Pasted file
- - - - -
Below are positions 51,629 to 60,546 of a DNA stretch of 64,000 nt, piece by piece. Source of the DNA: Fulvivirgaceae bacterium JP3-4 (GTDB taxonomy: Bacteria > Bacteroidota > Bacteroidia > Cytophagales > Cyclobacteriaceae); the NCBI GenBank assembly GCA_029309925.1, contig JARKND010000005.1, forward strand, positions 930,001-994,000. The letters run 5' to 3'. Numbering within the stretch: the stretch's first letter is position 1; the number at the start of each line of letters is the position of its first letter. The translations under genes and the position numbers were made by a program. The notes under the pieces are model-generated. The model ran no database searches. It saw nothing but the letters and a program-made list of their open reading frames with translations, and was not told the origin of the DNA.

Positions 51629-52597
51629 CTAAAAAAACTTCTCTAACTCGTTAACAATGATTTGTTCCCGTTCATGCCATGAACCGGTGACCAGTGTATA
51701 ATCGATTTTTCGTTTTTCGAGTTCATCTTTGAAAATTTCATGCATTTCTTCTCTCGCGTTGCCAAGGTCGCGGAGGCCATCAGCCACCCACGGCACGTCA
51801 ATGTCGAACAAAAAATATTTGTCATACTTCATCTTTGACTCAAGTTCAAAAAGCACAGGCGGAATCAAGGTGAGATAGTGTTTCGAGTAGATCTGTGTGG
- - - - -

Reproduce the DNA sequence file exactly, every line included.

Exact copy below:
Below are positions 51,629 to 60,546 of a DNA stretch of 64,000 nt, piece by piece. Source of the DNA: Fulvivirgaceae bacterium JP3-4 (GTDB taxonomy: Bacteria > Bacteroidota > Bacteroidia > Cytophagales > Cyclobacteriaceae); the NCBI GenBank assembly GCA_029309925.1, contig JARKND010000005.1, forward strand, positions 930,001-994,000. The letters run 5' to 3'. Numbering within the stretch: the stretch's first letter is position 1; the number at the start of each line of letters is the position of its first letter. The translations under genes and the position numbers were made by a program. The notes under the pieces are model-generated. The model ran no database searches. It saw nothing but the letters and a program-made list of their open reading frames with translations, and was not told the origin of the DNA.

Positions 51629-52597
51629 CTAAAAAAACTTCTCTAACTCGTTAACAATGATTTGTTCCCGTTCATGCCATGAACCGGTGACCAGTGTATA
51701 ATCGATTTTTCGTTTTTCGAGTTCATCTTTGAAAATTTCATGCATTTCTTCTCTCGCGTTGCCAAGGTCGCGGAGGCCATCAGCCACCCACGGCACGTCA
51801 ATGTCGAACAAAAAATATTTGTCATACTTCATCTTTGACTCAAGTTCAAAAAGCACAGGCGGAATCAAGGTGAGATAGTGTTTCGAGTAGATCTGTGTGG